When the Pilgrims invited their Indian neighbors over for a cookout in 1621, the only thing that was on anyone’s minds was to give thanks. Thanks for a bountiful harvest, thanks for the nice neighbors, thanks for the continued good health of the community, and prayerful hope that the winter wouldn’t be too harsh and everyone would survive one more year.
The day was meant for all who celebrated to sit back, enjoy the meal, share a few laughs, and get ready for winter.
In 1863, then-President Lincoln declared that there should be a national day of “Thanksgiving and Praise to our beneficent Father who dwelleth in the Heavens” and again the only thing anyone was concerned about was to give thanks for the food on the table, the bountiful harvest, the continued good health of family and community, the quick end to the Civil War, and a prayerful hope that all would survive through the winter to see another year.
Somewhere between the lofty ideals of 1863 and the present time, Thanksgiving has morphed into the holiday where we watch parades, cheer on football games, stuff ourselves like fattened Christmas geese, and get ready for midnight madness shopping, completely forgetting about any sort of thanks. The bottom line is that Thanksgiving is no longer a day of thanks, it is just the day that stands between Wednesday and Black Friday, with a little stuffing thrown in for good measure.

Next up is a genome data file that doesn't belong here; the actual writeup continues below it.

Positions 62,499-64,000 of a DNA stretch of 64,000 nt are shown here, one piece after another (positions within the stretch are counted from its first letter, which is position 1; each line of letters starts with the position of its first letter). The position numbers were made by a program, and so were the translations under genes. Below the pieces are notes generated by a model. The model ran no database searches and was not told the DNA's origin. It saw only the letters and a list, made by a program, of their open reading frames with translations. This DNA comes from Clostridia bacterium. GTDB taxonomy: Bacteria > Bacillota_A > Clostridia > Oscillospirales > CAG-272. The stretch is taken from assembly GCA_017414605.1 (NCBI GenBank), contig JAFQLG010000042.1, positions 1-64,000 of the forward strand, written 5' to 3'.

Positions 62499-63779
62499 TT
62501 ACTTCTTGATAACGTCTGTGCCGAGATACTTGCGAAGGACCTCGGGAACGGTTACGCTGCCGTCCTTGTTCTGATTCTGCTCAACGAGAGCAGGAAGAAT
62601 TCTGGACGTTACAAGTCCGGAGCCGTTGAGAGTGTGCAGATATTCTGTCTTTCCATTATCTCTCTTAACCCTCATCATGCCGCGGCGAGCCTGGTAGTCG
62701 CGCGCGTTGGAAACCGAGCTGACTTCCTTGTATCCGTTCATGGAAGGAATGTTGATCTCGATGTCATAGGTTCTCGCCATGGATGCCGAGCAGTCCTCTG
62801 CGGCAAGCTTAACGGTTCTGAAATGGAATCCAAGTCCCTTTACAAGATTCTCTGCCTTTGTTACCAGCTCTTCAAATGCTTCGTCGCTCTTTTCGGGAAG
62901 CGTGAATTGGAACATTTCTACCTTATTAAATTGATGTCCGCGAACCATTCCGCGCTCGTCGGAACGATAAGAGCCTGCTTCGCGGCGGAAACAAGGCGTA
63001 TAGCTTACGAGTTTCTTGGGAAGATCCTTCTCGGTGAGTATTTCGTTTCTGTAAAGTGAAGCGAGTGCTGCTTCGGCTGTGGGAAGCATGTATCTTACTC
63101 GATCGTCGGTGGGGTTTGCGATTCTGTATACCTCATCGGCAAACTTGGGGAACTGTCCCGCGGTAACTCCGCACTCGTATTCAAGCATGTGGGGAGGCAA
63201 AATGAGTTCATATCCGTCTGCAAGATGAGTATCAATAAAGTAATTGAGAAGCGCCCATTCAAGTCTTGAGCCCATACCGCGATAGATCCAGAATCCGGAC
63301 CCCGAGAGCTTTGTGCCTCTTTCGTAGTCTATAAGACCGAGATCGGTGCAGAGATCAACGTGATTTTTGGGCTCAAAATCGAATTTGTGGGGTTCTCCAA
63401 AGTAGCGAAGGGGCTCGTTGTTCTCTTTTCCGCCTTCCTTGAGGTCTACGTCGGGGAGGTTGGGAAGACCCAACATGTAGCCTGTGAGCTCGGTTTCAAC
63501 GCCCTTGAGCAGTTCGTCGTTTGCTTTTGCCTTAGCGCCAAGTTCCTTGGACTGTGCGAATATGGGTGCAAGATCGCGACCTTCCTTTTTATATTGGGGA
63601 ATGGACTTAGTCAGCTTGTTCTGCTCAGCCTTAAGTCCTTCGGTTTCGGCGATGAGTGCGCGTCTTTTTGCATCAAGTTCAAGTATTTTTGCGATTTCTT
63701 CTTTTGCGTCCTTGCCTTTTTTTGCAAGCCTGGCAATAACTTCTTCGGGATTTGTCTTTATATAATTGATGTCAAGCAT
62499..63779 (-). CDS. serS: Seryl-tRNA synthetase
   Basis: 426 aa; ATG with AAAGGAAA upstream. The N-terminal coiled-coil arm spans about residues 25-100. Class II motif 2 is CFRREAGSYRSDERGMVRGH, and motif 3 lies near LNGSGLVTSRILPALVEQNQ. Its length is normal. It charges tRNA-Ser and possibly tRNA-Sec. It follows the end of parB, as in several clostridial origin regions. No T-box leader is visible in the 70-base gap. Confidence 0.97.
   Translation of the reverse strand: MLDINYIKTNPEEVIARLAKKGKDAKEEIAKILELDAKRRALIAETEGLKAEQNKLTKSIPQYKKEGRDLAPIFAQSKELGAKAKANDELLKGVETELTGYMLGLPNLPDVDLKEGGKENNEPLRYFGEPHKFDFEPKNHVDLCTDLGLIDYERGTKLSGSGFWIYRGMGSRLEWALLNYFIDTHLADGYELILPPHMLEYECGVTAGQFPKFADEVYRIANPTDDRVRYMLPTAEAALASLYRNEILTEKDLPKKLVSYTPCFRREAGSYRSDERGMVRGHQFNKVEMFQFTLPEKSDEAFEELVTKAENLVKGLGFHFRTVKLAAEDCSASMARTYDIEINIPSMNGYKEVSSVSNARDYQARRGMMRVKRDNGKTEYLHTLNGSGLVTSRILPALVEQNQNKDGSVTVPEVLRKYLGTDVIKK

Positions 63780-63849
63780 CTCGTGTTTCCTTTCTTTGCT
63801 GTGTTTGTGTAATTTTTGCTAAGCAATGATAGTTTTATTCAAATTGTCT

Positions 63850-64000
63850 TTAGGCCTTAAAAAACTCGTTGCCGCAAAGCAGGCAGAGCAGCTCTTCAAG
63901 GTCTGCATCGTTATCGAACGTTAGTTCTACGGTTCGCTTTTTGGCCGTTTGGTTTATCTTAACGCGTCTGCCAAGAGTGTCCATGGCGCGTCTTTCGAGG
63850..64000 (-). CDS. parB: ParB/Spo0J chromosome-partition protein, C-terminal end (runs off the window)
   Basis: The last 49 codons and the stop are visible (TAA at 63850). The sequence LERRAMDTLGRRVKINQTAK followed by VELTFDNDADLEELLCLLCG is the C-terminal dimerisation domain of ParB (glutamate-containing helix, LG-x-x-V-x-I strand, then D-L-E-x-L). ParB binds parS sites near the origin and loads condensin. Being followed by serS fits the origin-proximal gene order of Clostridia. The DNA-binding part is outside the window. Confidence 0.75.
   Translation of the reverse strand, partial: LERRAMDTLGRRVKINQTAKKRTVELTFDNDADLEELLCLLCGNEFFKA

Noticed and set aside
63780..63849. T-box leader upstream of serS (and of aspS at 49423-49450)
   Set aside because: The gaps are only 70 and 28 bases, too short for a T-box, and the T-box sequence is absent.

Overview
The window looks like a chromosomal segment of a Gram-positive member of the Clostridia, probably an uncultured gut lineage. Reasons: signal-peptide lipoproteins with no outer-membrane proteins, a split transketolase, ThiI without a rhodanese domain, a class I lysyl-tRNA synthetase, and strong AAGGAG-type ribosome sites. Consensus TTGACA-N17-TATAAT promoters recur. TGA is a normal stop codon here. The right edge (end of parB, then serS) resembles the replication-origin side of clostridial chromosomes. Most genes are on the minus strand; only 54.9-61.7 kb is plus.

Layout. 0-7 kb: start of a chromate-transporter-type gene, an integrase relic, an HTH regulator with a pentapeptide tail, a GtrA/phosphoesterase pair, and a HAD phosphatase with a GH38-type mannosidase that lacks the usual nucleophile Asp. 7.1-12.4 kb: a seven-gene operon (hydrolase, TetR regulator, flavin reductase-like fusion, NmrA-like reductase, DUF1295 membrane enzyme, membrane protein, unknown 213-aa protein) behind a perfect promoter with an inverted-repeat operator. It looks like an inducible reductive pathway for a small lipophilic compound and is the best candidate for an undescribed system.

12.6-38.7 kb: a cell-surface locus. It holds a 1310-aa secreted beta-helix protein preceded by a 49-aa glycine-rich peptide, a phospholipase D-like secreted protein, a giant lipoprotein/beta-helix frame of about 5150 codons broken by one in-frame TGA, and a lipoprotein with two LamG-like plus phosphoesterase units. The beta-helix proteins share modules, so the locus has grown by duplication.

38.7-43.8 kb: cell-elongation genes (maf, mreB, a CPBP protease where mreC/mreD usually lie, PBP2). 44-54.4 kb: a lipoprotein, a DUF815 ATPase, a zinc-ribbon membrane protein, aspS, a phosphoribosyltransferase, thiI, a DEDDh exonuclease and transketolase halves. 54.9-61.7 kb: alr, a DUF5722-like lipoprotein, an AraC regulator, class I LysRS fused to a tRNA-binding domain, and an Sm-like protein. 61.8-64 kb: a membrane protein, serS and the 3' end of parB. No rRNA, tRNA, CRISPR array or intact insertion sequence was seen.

Macy’s, the department store giant that has hosted the annual parade since 1924 and, for as long as I can remember, was always closed to shoppers on turkey day, will now be open.
The generous parade host closed on that day so its workers could go home and celebrate with their families after the parade, when Santa ushered in the Christmas season. But all that’s changed because of the bottom line demanded by greed and commerce.
According to New York Post story the other day, Macy’s made the decision based on the fact that it was loosing too much business to rival stores. It seems that paradegoers were popping off to other stores to shop till they dropped instead of going home to turkey, stuffing, football, and family. Why waste the trip? Let’s get a jump on Black Friday, let’s beat the crowds and get a heads up on shopping.
So to keep ahead of the Joneses, the Walmarts, the Gaps, and the Lord and Taylor, Macy’s will now be open and ready for the same old, same old business as usual on Thanksgiving, which effectively puts the last spike in the holiday’s box.
Couldn’t Macy’s forgo its bottom line for the sake of the tradition, and stay closed for the good of its workers and the sanctity of the day?
Not for Nuthin, but old R.H. Macy must be rolling in his grave.
Follow me on Twitter @JDelBuono.